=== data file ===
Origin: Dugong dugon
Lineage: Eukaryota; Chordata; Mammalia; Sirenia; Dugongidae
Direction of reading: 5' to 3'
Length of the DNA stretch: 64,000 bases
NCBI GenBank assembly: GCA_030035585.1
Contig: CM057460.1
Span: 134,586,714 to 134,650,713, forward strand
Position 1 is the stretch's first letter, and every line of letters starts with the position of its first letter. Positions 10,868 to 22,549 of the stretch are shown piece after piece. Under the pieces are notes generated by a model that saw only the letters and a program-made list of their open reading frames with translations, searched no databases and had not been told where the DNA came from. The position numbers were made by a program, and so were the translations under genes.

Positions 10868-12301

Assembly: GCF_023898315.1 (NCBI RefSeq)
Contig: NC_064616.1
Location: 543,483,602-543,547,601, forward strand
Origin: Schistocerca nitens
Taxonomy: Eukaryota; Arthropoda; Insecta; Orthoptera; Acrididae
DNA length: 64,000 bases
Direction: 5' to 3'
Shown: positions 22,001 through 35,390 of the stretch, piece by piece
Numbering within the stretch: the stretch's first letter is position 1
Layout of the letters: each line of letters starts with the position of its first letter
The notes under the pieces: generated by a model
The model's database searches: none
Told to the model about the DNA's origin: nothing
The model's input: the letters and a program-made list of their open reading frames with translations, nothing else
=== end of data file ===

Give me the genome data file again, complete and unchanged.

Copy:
Origin: Dugong dugon
Lineage: Eukaryota; Chordata; Mammalia; Sirenia; Dugongidae
Direction of reading: 5' to 3'
Length of the DNA stretch: 64,000 bases
NCBI GenBank assembly: GCA_030035585.1
Contig: CM057460.1
Span: 134,586,714 to 134,650,713, forward strand
Position 1 is the stretch's first letter, and every line of letters starts with the position of its first letter. Positions 10,868 to 22,549 of the stretch are shown piece after piece. Under the pieces are notes generated by a model that saw only the letters and a program-made list of their open reading frames with translations, searched no databases and had not been told where the DNA came from. The position numbers were made by a program, and so were the translations under genes.

Positions 10868-12301

Assembly: GCF_023898315.1 (NCBI RefSeq)
Contig: NC_064616.1
Location: 543,483,602-543,547,601, forward strand
Origin: Schistocerca nitens
Taxonomy: Eukaryota; Arthropoda; Insecta; Orthoptera; Acrididae
DNA length: 64,000 bases
Direction: 5' to 3'
Shown: positions 22,001 through 35,390 of the stretch, piece by piece
Numbering within the stretch: the stretch's first letter is position 1
Layout of the letters: each line of letters starts with the position of its first letter
The notes under the pieces: generated by a model
The model's database searches: none
Told to the model about the DNA's origin: nothing
The model's input: the letters and a program-made list of their open reading frames with translations, nothing else